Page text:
Caring for a loved one can be emotionally exhausting. Remind caregivers to prioritize self-care and encourage them to seek support from others.
Mrs. X, an 83-year-old woman with advanced dementia whose primary caregiver was her daughter, was my last home visit of the day. As I was wrapping up the visit, I turned to the daughter and asked, “How are you doing?”
“I’m so sorry to be crying,” she said, “You’re the first doctor to ever ask about me, and I’m not doing well. I feel like I’m never doing enough for my mom.”
Over the next half our, I listened as the daughter shared the physical and emotional exhaustion that was taking a toll on both her marriage and her relationships with her own children. “I do everything I can to help my mom and be present for my husband and children,” she said. “But I feel like it’s never enough.”
Recent estimates show that at least 20 percent of adult children are caring for an older parent, and 75 precent report that caregiving is stressful. As physicians, we’re taught to care for the whole person, and it’s therefore important to acknowledge that giving holistic care also involves supporting your patient’s caregiver, in particular watching for the signs of caregiver burnout.
Here are 4 of the root causes of burnout:
1. Caregivers may have conflicting demands and workload.
In addition to their role as caregiver, they also have to take care of themselves and may also be working full-time.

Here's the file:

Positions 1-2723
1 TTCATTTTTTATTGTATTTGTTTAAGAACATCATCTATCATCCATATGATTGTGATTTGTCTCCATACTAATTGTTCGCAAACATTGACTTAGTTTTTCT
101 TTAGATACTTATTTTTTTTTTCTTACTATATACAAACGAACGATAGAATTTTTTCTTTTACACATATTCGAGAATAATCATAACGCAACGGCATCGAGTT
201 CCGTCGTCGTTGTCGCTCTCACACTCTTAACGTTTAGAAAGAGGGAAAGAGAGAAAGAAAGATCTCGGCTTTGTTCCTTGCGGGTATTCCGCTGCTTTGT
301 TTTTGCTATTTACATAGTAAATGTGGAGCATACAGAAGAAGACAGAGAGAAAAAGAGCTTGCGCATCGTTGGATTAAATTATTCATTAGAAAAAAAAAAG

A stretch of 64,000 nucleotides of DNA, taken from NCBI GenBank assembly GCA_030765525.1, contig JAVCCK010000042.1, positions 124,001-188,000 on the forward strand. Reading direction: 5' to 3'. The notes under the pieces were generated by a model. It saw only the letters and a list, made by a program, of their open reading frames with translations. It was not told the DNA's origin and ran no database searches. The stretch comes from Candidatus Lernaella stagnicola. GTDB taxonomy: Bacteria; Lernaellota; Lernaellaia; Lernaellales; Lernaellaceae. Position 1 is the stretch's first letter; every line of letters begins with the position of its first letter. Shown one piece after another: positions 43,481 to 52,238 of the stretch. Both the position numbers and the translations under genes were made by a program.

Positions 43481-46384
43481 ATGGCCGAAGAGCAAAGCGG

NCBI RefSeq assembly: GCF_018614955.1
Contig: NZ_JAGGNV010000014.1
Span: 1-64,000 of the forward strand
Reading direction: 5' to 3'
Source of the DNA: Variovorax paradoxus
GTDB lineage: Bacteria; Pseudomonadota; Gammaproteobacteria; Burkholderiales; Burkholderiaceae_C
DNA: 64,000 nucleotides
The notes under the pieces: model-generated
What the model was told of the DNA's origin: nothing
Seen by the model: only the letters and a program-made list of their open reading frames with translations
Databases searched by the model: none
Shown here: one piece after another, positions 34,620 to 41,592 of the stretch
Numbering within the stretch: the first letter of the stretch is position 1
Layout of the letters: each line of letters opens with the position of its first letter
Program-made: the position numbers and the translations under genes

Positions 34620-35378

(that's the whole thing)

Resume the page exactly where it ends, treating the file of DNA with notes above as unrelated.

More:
2. Caregivers may have unrealistic expectations of themselves.
Many view caregiving as their exclusive responsibility and are reluctant to ask for help.
3. Caregivers may feel the societal pressure that they’re not doing enough.
4. Caregivers may struggle with uncertainty.
Many aren’t trained to give medical care, and therefore experience uncertainty about their skills to effectively manage their loved one’s care.
7 signs of caregiver burnout to watch for:
1. Emotional and physical exhaustion
This can manifest as frustration, fatigue, difficulty concentrating, and withdrawal.
3. Changes in appetite/weight
4. Skipping their own medical and mental healthcare appointments.
5. Substance abuse
6. Elder abuse
7. Suicidal and/or homicidal ideation
3 strategies for mitigating caregiver burnout:
Educate caregivers about their loved one’s disease and the expected trajectory.
2. Emphasize self-care
Remind caregivers that, “You can’t pour from an empty cup.” Encourage them to take care of their physical, mental, and emotional health.
3. Encourage them to get more support.
Advise caregivers to recruit family members and/or to hire an aide if possible. Connect them with available resources available in their community.
It’s also important to regularly commend the caregiver for the care they’re giving and to accept their limitations as part of being human.
After we explored the concept of caregiver burnout and ways in which the daughter could get more help with her mother’s care, I took her hand and said, “You’re doing your best. Your efforts are enough.”
This piece expresses the views solely of the author. It does not represent the views of any organization, including Johns Hopkins Medicine.